And if I have the election, used to put it off, that's exactly what he was doing. Saying, look, I can't deal with this right now. It's like you have to do this but you don't want to talk to somebody and say, wait until the holidays, we'll have lunch. That's exactly what this is about.

There's nothing nefarious here.


BECKEL: There's no hidden meaning. It's simply giving himself a chance to not deal with it right now.

GUTFELD: I could take that as a fair explanation, because I do that all the time with you Kimberly.


GUTFELD: She always asks me to go out for drinks.

GUILFOYLE: Yes, right.

GUTFELD: I make up some excuse like I have things I have to do. Sorry about that.

GUILFOYLE: Dreaming again, yes. But when I saw this, I went aha, because now we caught him doing exactly what we suspect and thought he was doing, and what he's trying to say is, hey, give me a break, like, you know, give me a little bit of time here. Once I win re-election, I'll take care of you. It's exactly what Dana said, but they were looking at in terms of sharing secrets about strategic missile defense and cutting back our nuclear arms arsenal.

BECKEL: What do you think he is offering up here? I mean, what do you --


GUILFOYLE: -- bow down to Russia.

BOLLING: Guys, if you think that was an open mic mistake -- there is absolutely no way that was a careless whisper.

BECKEL: You think so?

BOLLING: What that was, was President Obama saying I got four years. I'm telling everyone I'm taking a shot right across the bow of the GOP.

Instead, what have been more interesting if he'd lean over and goes, hey, Dmitry, tell Vlad, you, me, Hugo, Ahmadinejad and Fidel are going to get together right after the election and we're going to divvy up the world. Now, that was a hot mic.

BECKEL: Are you suggesting the president of the United States was talking here about giving up United States' strategic nuclear advantage? That is almost treasonous.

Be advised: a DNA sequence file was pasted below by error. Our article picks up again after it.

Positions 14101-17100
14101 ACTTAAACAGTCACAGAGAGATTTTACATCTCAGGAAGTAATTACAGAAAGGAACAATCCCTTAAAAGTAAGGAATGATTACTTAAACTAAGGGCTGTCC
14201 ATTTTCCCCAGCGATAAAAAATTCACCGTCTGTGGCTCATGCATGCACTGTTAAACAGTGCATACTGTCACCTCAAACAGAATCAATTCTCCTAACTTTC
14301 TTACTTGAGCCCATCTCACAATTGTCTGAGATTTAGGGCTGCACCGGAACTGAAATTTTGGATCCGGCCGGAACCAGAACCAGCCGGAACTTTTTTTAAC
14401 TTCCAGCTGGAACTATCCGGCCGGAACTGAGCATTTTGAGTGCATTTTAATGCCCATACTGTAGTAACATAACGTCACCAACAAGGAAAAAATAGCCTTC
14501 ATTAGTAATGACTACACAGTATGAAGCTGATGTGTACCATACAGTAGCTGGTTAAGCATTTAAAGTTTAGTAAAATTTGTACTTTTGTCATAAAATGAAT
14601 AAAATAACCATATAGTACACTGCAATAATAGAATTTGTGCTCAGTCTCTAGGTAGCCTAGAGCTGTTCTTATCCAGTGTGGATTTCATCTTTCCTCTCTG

BOLLING: No, not at all. That's not what I said.

BECKEL: What that is?

BOLLING: Bob, hold on a second. Listen to me, here's what I said -- I said that was not a hot mic mistake. I didn't have -- I didn't make one comment on the strategic missile defense.

BECKEL: But the implication here is --

BOLLING: I said that he was -- this was all campaign election ploy.

BECKEL: Did you not think he's going to get (INAUDIBLE) with some of the world's greatest dictators and they're going to work --

PERINO: If he had said that. That's not what he said.

BOLLING: Had he said that.

BECKEL: Well, I just hope nobody is leaving the impression here that the president of the United States is saying after I'm reelected, I'm going to give you guys a much bigger break on this and make my country weaker. I don't believe that.

PERINO: The problem is nobody knows what they meant.


PERINO: And it would be, and I put it in an ad in a hot second.

GUTFELD: It's going to be in an ad. But I think the real message was that George Michael was right, he's been vindicated.

GUILFOYLE: Once again.

GUTFELD: Again, Wham.

BECKEL: There's a lot of things you can say about Barack Obama. But I think to suggest that somehow --

PERINO: He didn't suggest that.

BOLLING: I didn't say that. I said that was not a mistake.

BECKEL: What were you suggesting? What was everybody here suggesting?


BOLLING: -- it get picked up by a hot mic, that it was more about the five more years, or four more years than it was -- had anything to do with the missile defense system. That's all I said.

BECKEL: All right.

GUILFOYLE: Varying interpretations.

GUTFELD: Wake me up, we got to go-go.